Overview  Expressions
Expressions are the basis of Kipper, as every operation in a program is made up of single expressions that perform certain actions, like reading a value, calculating something, calling a function, comparing values…
A simple example for expressions can be a simple calculation, like this:
val1 + val2 * val3; // Mathematical/Arithmetic expression
Notice how in this case we are not assigning the result to anything? This is an important fact of expressions that they are usually independent and do a single task, meaning if we wanted to assign this result to a variable, we would have to use an assignment expression like this:
// Assign and arithmetic expression
var result: num = val1 + val2 * val3;
In this case, we also now created an expression statement (ends in ;
), which wraps an
expression and allows it to be used inside a program. Expression statements will be explained
further in the docs page Statements.
Kipper Operators and Expressions Precedence
The following table shows all valid operators and expressions in the Kipper language, with their respective precedence. The higher the precedence the higher the importance of the item, and the order of evaluation.
Precedence  Operator / Expression  Description  Associativity 

19  ( ... ) 
Tangled expression  Forced increased precedence  n/a 
18 
... ( ... ) call ... ( ... ) ... [ ... ] ... [ ... : ... ] ... . ...

Prefix increment and decrement (Suffix) Function call Function call (Legacy) Computed member access Slice subscripting Dotnotation member access 
LeftToRight 
17 
... ++ ...  
Postfix increment Postfix decrement 
n/a 
16 
+ ...  ... ! ... ~ ... ++ ...  ... 
Unary plus Unary minus Logical NOT Bitwise NOT Prefix increment Prefix decrement 

15 
... as ...

Type conversion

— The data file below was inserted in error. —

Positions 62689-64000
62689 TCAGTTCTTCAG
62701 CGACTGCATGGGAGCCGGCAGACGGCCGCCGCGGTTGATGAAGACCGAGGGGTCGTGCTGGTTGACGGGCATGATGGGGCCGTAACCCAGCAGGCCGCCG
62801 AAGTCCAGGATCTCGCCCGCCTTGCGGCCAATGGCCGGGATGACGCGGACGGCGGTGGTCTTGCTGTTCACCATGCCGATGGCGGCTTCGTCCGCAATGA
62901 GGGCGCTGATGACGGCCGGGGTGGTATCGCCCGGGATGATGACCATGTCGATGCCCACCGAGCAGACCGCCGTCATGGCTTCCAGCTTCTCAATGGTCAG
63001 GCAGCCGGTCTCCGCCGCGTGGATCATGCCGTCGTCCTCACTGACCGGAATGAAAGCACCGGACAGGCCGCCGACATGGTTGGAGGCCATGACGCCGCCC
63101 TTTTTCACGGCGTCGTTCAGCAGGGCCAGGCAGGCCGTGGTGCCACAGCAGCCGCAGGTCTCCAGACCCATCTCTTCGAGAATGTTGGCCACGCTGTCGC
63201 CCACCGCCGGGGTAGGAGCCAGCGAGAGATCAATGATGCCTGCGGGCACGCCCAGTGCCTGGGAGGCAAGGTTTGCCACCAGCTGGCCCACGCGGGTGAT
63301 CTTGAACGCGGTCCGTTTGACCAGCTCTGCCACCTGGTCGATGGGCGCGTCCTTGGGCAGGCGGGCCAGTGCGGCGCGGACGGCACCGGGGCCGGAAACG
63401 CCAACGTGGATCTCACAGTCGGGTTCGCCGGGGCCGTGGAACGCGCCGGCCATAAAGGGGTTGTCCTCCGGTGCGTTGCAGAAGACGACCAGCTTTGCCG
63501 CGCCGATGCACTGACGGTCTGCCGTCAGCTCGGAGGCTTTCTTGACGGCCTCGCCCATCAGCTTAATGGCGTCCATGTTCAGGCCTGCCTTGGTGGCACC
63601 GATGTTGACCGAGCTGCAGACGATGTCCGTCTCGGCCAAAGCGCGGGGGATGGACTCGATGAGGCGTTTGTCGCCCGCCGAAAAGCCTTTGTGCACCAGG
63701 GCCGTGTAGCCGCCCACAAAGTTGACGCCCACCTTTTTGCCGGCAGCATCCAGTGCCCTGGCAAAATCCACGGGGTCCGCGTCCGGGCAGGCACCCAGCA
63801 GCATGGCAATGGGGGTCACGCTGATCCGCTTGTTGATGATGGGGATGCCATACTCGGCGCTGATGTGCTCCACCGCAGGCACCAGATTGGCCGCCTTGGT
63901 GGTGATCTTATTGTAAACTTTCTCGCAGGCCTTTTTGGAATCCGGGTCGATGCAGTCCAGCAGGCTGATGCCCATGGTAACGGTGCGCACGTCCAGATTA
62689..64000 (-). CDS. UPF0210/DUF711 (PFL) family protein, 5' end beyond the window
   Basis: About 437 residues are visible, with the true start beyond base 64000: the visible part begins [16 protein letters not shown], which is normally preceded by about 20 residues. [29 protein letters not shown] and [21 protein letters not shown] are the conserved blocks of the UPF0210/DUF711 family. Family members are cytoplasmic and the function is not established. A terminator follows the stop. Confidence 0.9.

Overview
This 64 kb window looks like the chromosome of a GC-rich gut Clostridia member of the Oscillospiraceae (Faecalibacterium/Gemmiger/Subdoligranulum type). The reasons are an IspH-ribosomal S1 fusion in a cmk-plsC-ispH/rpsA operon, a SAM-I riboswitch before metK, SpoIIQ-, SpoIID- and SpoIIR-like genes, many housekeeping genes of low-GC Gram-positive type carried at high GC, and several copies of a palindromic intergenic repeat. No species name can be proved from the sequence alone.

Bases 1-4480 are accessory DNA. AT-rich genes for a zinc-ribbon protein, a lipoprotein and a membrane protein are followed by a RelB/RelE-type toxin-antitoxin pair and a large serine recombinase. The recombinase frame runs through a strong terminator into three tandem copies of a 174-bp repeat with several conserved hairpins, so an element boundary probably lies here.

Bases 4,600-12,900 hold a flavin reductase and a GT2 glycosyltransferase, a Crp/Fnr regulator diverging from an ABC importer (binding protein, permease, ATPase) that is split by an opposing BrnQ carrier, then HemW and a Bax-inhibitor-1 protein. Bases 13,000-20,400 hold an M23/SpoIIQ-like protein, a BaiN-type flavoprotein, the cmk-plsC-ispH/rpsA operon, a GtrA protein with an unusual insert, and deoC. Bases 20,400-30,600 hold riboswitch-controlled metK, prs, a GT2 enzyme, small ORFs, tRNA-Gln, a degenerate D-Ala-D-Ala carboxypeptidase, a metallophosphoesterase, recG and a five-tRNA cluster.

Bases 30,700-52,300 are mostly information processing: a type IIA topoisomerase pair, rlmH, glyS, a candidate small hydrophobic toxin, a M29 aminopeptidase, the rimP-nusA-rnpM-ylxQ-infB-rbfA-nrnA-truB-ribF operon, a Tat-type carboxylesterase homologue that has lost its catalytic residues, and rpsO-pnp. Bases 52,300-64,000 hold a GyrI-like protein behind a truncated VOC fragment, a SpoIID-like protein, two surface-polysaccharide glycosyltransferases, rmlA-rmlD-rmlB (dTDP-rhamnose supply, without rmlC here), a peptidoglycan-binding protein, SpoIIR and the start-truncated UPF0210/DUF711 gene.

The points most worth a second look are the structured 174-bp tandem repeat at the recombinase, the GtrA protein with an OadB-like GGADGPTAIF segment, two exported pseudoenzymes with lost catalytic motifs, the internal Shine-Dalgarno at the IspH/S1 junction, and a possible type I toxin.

14 
... ** ...

Exponentiation 
righttoleft 
13 
... * ... ... / ... ... % ... 
Multiplication Division Modulus Exponentiation 
lefttoright 
12 
... + ... ...  ...

Addition Subtraction 
lefttoright 
11 
... << ... ... >> ... ... >>> ...

Bitwise shift left Bitwise shift right Bitwise shift right zero fill 
lefttoright 
10 
... < ... ... <= ... ... > ... ... => ... 
More than More or Equal to Less than Less or Equal to 
lefttoright 
9 
... == ... ... != ... 
Equal to Not Equal to 
lefttoright 
8  ... & ... 
Bitwise AND 
lefttoright 
7  ... ^ ... 
Bitwise XOR 
lefttoright 
6  ...  ... 
Bitwise OR 
lefttoright 
5  ... && ... 
Logical AND 
lefttoright 
4  ...  ... 
Logical OR 
lefttoright 
3  ... ? ... : ... 
Ternary expression 
RightToLeft 
2 
... = ... ... += ... ... = ... ... *= ... ... /= ... ... %= ...

Assignment Incremental assignment Decremental assignment Multiplicative assignment Divisional assignment Modulo assignment 

1  ... , ... 
Comma  LeftToRight 
How does precedence of operators and expressions affect a program?
The order of precedence is a very vital concept in programming languages, as they define how expressions are going to be evaluated. This directly can affect how your code runs, as certain parts might be evaluated first before others and change the entire course of your program.
A simple example of this are arithmetic expressions +  * / %
, which have per
mathematical conventions their own order of precedence. For example, multiplication and division
signs always come first before plus and minus, unless you explicitly use brackets,
like these ( )
. The same can be done here in Kipper as well, where you can forcefully
increase the order of precedence using brackets:
15 + 4 * 6; // > (15 + (4 * 6)) > (15 + 24) > 39
Forced higher precedence using brackets:
(15 + 4) * 6; // > ((15 + 4) * 6) > (19 * 6) > 114
What does associativity mean?
As you should have already seen in the table above, there is an extra column defining the socalled
associativity. What does that mean? It's relatively simple and means whether the following (( )
meaning the expression is read first):
a OPR b OPR c
is evaluated as (leftassociative  Reads from left to right):
(a OPR b) OPR c
or as (rightassociative  reads from right to left):
a OPR (b OPR c)
This is especially important as it can change how certain things are evaluated, and also cause unwanted errors! For example the following would be interpreted as (leftassociative):
32 / 4 / 4; // > ((32 / 4) / 4) > (8 / 4) > 2